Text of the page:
A first voltage divider circuit 27 comprises two resistances 28 and 29 and a diode 30 as an element having diode characteristics, all of which are connected in series. The first voltage divider circuit 27 is connected between a terminal B as a voltage-dividing point and a ground potential point so as to be energized by voltage divided by the lamp circuit 20 and the lamp failure detecting resistance 23.

A second voltage divider circuit 31 also comprises two resistances 32 and 33 and a diode 34 as an element having diode characteristics, all of which are connected in series. The second voltage divider circuit 31 is connected between a terminal A and a ground potential point. An inversible input terminal (-) of a comparator circuit 35 is connected to a voltage-dividing point B1 of the first voltage divider circuit 27. A non-inversible input terminal (+) is connected to a voltage-dividing point A1 of the second voltage divider circuit 31. In this case, each of the diodes 30 and 34 is connected in the forward direction for the applied voltage.

Operation of the above-described device will hereinafter be described. The value of voltage V0 applied to the non-inversible input terminal (+) of the comparator circuit 35, that is, the value of voltage at the voltagedividing point A1, is gained by adding the value of voltage drop of the resistance 33 in the voltage divider circuit 31 to the value of forward voltage Vd2 in accordance with the current flowing through the diode 34. The value of voltage applied to the inversible input terminal (-) of the comparator circuit 35, that is, the value of voltage at the voltage-dividing point B1, is gained by adding the value of voltage drop of the resistance 29 in the voltage divider circuit 27 to the value of forward voltage Vd1 in accordance with the current flowing through the diode 30. Since the resistance values of the resistances 28-32 are set so that the voltage V0 at the voltage-dividing point A1 of the voltage divider circuit 31 becomes higher than the voltage V1 at the voltage-dividing point B1 of the voltage divider circuit 27 in the normal state where no failure occurs to the lamps 21, the output terminal 36 of the comparator circuit 35 is in the high-level. In the case where failure occurs to one of the lamps 21, the current flowing through the current-detecting resistance 23 is reduced through the voltage V0 at the voltage-dividing point A1 remains at a constant value. Consequently, voltage at the connection B of the current-detecting resistance 23, in other words, voltage at the voltage-dividing point B1 of the voltage divider circuit 27 is increased to the value V2 (V1 <V0 <V2), so that the output of the comparator circuit 35 is inverted from the high-level to the low-level. Thus, failure of the lamp 21 is detected.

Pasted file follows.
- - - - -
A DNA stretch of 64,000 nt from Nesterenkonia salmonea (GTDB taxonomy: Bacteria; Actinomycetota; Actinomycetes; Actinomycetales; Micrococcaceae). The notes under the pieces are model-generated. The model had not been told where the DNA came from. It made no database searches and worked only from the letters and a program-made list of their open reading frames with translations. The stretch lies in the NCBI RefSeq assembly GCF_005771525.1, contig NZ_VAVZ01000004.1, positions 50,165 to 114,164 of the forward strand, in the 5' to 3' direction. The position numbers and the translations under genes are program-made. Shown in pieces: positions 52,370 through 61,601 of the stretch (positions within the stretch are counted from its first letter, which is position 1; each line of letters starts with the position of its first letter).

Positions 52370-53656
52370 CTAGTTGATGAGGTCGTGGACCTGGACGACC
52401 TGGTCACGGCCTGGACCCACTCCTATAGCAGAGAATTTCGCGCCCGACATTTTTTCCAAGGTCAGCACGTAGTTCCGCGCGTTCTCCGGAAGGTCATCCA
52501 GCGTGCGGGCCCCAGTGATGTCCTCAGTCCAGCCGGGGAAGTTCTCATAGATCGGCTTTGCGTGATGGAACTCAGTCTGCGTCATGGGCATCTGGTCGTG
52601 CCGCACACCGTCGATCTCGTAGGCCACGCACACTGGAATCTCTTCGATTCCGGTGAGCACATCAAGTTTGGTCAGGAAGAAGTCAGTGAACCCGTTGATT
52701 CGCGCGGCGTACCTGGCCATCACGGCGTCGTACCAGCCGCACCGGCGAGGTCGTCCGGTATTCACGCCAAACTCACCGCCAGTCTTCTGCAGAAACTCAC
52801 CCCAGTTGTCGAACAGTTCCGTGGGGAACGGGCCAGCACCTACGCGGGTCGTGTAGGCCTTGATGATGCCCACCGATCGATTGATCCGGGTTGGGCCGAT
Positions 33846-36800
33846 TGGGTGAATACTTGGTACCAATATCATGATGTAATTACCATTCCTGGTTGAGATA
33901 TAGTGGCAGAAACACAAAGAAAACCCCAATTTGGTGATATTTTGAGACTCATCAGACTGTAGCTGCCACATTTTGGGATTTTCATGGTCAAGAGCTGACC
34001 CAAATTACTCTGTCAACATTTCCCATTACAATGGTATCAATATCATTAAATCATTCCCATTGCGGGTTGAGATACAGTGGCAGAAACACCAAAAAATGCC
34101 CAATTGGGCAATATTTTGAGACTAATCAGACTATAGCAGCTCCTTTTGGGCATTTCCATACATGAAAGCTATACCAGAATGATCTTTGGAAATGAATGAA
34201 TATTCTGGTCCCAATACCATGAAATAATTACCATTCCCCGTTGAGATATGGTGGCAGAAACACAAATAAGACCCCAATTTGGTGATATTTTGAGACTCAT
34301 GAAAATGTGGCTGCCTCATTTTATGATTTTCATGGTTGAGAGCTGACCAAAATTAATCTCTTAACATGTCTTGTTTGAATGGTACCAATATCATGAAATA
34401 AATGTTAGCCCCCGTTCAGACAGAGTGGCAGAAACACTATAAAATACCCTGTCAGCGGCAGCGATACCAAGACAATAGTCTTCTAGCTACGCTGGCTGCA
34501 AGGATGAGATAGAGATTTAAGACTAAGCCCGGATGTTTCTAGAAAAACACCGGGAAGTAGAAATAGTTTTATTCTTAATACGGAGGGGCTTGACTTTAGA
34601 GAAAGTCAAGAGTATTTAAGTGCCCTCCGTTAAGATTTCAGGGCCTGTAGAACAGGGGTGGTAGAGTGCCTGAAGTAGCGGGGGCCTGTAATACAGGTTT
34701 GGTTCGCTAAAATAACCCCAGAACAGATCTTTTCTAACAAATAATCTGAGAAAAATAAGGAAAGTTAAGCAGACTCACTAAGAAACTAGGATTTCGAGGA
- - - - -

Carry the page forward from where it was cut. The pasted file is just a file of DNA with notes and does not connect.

Since the current flowing through the lamps 21 has a non-linear characteristic for power-supply voltage VP as afore-mentioned, the rise rate of the voltages V1 and V2 at the connection B of the current-detecting resistance 23 is increased. As a result, the current flowing through the lamps 21 shows a characteristic similar to that of the voltages V1 and V2 at the voltage-dividing point B1 shown in FIG. 8. On the other hand, each of the forward voltages Vd1 and Vd2 of the respective diodes 30 and 34 has a nonlinear current characteristic for the power-supply voltage VP, which characteristics are shown by curved lines in the opposite direction to those of voltages V1 and V2 as shown in FIG. 2.

The voltage-current characteristics of a diode is usually shown by the following equation (1). The above-mentioned non-linearity will become apparent by taking into consideration a case where a forward current I is increased with rise of the power-supply voltage in an equation (2) obtained by transformation of the equation (1) with forward current as a parameter: ##EQU1## where Is=saturated current

q=charge of electron

k=Boltzmann's constant

T=absolute temperature